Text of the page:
About the Registry

The National Registry of Exonerations is a joint project of the University of Michigan Law School and the Center on Wrongful Convictions at Northwestern University School of Law. We provide detailed information about every known exoneration in the United States since 1989—cases in which a person was wrongly convicted of a crime and later cleared of all the charges based on new evidence of innocence.

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In State v. Crumpton, decided on August 21, 2014, the Washington State Supreme Court addressed the standard for granting post conviction DNA testing. The Court held that when a defendant requests a post-conviction DNA test "a court should evaluate the likelihood of innocence based on a favorable test result, not the likelihood of a favorable test result in the first place." The decision reversed the state Court of Appeals because that court failed to "include ...[a] presumption in favor of the convicted individual."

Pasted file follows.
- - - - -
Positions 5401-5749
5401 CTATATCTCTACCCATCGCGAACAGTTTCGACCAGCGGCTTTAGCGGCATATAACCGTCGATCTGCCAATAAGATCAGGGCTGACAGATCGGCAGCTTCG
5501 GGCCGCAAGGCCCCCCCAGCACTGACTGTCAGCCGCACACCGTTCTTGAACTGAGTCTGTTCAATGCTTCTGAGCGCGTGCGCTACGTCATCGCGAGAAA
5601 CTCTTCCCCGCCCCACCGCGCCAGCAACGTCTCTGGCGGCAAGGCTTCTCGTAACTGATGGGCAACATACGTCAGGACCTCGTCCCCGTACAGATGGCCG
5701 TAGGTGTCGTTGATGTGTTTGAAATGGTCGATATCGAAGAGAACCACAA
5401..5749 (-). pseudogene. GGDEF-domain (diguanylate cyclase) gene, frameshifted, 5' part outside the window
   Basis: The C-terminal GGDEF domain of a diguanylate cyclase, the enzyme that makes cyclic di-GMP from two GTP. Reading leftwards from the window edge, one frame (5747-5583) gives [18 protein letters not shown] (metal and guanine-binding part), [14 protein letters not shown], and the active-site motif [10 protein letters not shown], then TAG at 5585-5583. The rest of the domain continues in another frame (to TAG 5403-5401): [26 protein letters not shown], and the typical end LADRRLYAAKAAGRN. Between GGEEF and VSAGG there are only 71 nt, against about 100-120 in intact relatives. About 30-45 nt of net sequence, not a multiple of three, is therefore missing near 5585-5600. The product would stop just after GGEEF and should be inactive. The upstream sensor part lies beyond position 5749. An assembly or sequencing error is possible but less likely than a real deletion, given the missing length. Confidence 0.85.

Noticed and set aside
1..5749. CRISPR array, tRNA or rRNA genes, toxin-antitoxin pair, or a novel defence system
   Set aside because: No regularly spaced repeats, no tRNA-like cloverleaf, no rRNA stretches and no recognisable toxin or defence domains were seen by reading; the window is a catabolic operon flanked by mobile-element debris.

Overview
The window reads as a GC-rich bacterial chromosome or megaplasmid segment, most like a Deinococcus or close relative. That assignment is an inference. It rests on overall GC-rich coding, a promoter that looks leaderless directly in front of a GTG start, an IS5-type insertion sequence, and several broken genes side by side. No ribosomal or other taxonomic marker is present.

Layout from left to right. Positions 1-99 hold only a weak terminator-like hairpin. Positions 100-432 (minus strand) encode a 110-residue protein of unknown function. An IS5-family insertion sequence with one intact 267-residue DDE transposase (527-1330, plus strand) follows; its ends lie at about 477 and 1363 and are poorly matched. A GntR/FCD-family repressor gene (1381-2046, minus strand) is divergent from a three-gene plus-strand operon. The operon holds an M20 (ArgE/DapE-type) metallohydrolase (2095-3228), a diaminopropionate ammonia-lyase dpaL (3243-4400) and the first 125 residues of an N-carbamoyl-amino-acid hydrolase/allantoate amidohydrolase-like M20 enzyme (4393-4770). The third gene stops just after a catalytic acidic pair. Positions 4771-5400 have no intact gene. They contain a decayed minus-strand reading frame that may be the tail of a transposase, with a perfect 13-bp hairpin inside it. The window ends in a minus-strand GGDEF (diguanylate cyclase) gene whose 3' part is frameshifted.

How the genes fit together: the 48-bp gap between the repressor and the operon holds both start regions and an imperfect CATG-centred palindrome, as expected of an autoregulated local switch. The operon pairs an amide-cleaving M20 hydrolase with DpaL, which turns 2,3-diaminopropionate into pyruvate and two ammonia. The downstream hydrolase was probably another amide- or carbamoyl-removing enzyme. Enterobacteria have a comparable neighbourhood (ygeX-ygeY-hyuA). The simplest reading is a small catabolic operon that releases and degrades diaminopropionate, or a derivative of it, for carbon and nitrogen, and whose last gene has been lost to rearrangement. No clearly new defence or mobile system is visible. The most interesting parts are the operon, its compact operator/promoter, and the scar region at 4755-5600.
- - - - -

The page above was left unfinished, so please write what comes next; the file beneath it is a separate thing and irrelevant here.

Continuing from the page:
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We currently list more than 1,410 exonerations. For detailed information browse our ever-growing database.

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For reports, graphs, summaries of our findings, criteria for exoneration, and more visit our Learn More section.

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